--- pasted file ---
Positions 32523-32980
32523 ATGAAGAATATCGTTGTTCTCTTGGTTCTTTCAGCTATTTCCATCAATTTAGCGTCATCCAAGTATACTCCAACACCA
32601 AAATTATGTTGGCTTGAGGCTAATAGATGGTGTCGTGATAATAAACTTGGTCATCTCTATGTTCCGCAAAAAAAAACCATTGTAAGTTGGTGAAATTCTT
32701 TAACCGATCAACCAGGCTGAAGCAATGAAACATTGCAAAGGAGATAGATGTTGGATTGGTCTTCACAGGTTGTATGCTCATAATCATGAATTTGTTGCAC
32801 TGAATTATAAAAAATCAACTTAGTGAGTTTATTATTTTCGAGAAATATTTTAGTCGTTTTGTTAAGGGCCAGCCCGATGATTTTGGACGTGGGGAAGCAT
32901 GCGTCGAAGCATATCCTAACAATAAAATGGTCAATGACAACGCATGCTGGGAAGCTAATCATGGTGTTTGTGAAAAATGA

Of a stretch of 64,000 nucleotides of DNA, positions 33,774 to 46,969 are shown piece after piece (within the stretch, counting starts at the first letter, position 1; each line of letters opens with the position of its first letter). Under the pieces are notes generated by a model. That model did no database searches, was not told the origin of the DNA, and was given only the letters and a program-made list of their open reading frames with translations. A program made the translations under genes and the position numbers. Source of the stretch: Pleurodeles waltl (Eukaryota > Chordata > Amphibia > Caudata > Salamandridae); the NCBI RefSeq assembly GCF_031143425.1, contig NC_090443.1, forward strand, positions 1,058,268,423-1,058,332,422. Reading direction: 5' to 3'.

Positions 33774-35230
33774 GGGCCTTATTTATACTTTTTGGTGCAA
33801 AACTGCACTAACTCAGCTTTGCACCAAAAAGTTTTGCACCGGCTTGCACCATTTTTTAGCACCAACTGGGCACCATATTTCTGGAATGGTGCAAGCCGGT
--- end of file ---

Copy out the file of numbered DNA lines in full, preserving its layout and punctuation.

Positions 32523-32980
32523 ATGAAGAATATCGTTGTTCTCTTGGTTCTTTCAGCTATTTCCATCAATTTAGCGTCATCCAAGTATACTCCAACACCA
32601 AAATTATGTTGGCTTGAGGCTAATAGATGGTGTCGTGATAATAAACTTGGTCATCTCTATGTTCCGCAAAAAAAAACCATTGTAAGTTGGTGAAATTCTT
32701 TAACCGATCAACCAGGCTGAAGCAATGAAACATTGCAAAGGAGATAGATGTTGGATTGGTCTTCACAGGTTGTATGCTCATAATCATGAATTTGTTGCAC
32801 TGAATTATAAAAAATCAACTTAGTGAGTTTATTATTTTCGAGAAATATTTTAGTCGTTTTGTTAAGGGCCAGCCCGATGATTTTGGACGTGGGGAAGCAT
32901 GCGTCGAAGCATATCCTAACAATAAAATGGTCAATGACAACGCATGCTGGGAAGCTAATCATGGTGTTTGTGAAAAATGA

Of a stretch of 64,000 nucleotides of DNA, positions 33,774 to 46,969 are shown piece after piece (within the stretch, counting starts at the first letter, position 1; each line of letters opens with the position of its first letter). Under the pieces are notes generated by a model. That model did no database searches, was not told the origin of the DNA, and was given only the letters and a program-made list of their open reading frames with translations. A program made the translations under genes and the position numbers. Source of the stretch: Pleurodeles waltl (Eukaryota > Chordata > Amphibia > Caudata > Salamandridae); the NCBI RefSeq assembly GCF_031143425.1, contig NC_090443.1, forward strand, positions 1,058,268,423-1,058,332,422. Reading direction: 5' to 3'.

Positions 33774-35230
33774 GGGCCTTATTTATACTTTTTGGTGCAA
33801 AACTGCACTAACTCAGCTTTGCACCAAAAAGTTTTGCACCGGCTTGCACCATTTTTTAGCACCAACTGGGCACCATATTTCTGGAATGGTGCAAGCCGGT